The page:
One evening Fuji-san said, “Let’s go to a sushi bar.” Sounded good to me, so we left the house and walked to the local sushi bar which I learned was a favorite of his. It was early in the evening, so we were the only customers at the time. We sat at the bar watching the chef put together a platter of sushi for the two of us. I was intrigued at the way the chef sliced and diced various sea food and vegetables for the fingers of rice on the platter (the finger of rice is an oblong, compacted mound of rice). The next thing I knew, the chef was beckoning me to join him behind the counter. Sounded good to me, so I jumped up and made my way around the counter. After scrubbing my hands at the sink, he handed me an apron which I put on and stood beside him where he taught me to make the rice fingers. He then showed me how to slice the different kinds of raw fish to go atop the rice, including sea weed. I was really getting into it when I heard the door open. Looking up I saw a Japanese couple standing there, awe-struck, staring at this white guy from America with a Marine high-and-tight haircut, making sushi. The expression on their faces was priceless! Unsure at first, they finally decided to come in and sit. They even ate the sushi I had prepared. That was a special moment for me!

Since I was unfamiliar with many of the customs of Japan, I learned an embarrassing lesson at the Fuji home. Wishing to take a bath, Fuji-san showed me where the tub was. After the house was quiet that evening, I stepped into the bathing room. I noticed an odd shaped tub full of hot water. I stuck a toe in to test just how hot it was. It was hot! Well, I figured that if these folks could take a really hot bath, then so could I. The warning signs went off in my head, and the good sense that God gave me was over-ruled by my declaring to no one but myself, that I’m a Marine, and I’m tough, and I can do this!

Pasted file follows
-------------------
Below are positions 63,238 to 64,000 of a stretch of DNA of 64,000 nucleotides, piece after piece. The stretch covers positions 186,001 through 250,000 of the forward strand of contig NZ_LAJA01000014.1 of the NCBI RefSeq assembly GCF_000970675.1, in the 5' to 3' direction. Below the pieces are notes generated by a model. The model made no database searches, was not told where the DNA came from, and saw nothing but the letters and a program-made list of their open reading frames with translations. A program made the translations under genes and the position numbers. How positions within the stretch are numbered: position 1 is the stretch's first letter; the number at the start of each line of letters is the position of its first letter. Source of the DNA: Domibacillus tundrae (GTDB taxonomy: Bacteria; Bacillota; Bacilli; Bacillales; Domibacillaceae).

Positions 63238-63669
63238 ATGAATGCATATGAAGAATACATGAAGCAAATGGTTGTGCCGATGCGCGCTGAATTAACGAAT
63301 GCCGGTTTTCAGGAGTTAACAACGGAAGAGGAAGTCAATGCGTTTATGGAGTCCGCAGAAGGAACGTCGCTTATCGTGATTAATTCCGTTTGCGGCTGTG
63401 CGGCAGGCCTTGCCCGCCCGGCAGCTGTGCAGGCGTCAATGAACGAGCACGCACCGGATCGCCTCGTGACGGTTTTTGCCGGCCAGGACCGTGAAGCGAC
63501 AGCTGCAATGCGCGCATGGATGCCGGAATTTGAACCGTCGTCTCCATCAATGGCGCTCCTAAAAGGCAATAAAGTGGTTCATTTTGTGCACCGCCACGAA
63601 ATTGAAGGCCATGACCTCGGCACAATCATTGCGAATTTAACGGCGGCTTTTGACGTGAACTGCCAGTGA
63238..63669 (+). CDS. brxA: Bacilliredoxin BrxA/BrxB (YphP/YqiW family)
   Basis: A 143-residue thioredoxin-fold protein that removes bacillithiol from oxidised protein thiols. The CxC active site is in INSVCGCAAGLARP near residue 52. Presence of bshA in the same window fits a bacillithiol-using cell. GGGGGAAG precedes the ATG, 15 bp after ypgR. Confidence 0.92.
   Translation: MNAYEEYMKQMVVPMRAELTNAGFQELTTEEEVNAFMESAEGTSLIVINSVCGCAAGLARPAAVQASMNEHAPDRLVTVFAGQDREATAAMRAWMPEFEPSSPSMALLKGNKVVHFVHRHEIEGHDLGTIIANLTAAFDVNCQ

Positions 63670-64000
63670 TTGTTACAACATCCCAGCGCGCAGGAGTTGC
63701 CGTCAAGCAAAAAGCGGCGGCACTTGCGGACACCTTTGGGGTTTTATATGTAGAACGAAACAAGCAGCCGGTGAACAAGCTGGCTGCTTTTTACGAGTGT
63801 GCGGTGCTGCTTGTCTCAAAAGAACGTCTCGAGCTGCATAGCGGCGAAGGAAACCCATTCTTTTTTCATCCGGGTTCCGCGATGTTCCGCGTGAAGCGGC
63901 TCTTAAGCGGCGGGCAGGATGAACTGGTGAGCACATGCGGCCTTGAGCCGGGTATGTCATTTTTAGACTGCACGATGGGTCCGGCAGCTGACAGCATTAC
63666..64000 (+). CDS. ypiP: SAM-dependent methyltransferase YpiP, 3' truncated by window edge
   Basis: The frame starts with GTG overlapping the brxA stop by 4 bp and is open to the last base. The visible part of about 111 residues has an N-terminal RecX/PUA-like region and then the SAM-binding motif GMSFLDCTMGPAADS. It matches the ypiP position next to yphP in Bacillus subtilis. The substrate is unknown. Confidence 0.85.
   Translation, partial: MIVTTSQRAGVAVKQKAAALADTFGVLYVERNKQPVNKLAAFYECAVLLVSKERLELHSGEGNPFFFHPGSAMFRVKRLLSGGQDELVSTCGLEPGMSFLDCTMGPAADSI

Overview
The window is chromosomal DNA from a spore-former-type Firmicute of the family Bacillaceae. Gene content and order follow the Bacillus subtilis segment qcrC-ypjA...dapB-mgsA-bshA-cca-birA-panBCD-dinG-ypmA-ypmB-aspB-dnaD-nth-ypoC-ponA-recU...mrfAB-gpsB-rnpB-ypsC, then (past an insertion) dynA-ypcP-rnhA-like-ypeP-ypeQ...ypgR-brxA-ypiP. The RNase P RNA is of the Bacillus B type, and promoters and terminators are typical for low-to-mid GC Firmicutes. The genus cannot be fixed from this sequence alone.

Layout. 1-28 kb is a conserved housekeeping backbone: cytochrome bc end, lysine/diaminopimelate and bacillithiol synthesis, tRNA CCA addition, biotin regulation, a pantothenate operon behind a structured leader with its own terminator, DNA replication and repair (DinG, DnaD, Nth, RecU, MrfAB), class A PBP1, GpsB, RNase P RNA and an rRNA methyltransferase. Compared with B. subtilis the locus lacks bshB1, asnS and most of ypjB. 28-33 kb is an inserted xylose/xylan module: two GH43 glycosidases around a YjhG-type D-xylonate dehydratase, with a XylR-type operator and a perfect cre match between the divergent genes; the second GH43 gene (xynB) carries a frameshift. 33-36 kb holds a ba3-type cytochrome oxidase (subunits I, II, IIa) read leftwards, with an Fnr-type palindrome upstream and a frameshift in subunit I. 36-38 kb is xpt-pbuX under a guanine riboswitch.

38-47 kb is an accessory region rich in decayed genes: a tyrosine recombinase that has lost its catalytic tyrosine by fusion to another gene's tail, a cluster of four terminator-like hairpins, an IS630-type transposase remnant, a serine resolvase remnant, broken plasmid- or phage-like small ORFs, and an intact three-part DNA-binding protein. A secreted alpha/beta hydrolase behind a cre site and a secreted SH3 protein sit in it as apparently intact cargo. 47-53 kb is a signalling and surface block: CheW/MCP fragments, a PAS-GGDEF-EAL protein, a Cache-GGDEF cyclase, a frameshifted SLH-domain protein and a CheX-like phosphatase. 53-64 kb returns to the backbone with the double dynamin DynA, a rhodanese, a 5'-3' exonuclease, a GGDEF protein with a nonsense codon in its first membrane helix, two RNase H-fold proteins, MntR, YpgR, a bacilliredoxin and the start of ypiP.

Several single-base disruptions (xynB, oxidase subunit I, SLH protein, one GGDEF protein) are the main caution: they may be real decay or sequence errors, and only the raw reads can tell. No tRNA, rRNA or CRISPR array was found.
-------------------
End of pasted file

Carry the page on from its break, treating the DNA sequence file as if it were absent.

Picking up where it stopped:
When I was done, I looked a lot liked a boiled lobster. I dried myself off, drained the tub and went to sleep on the tatami mat. The next morning Fuji-san came into the room smiling. He asked if I had slept well. I assured him that I had. He proceeded to inform me that the hot water I bathed in and then drained is their supply of hat water for use throughout the day. What I failed to realize was there was a pitcher for dipping the hot water and then pouring it over your body on the ceramic tile flooring. Then you soaped yourself down and rinsed with more hot water. The water would then run down to a drain at a low spot on the floor. I felt really foolish. I don’t know If I was still red from the hot bath the previous night, or I was just red from embarrassment, but it was a painful lesson.

It was about eight months later that I was back in Japan playing football for the Subic Bay Admirals (from Subic Bay Naval Base, the Philippines) when I walked into a Christian Servicemen’s Center in Yokosuka. I heard the Gospel presented in such a way that I simply knew I had to make my decision to trust Christ as my Savior that night.

I have always been amused with the realization that I was born and raised in the most Christian nation in the world, and yet I had spurned Christ and the Gospel. Yet at the age of twenty-four and a sergeant in the Marine Corps, I find myself accepting Jesus in perhaps the most closed nation to the Gospel in the world.
Many years later as a Navy chaplain I would return to Japan numerous times while the command chaplain of the supply ship, the USS White Plains (AFS4). More on that later.

Psalm for the Day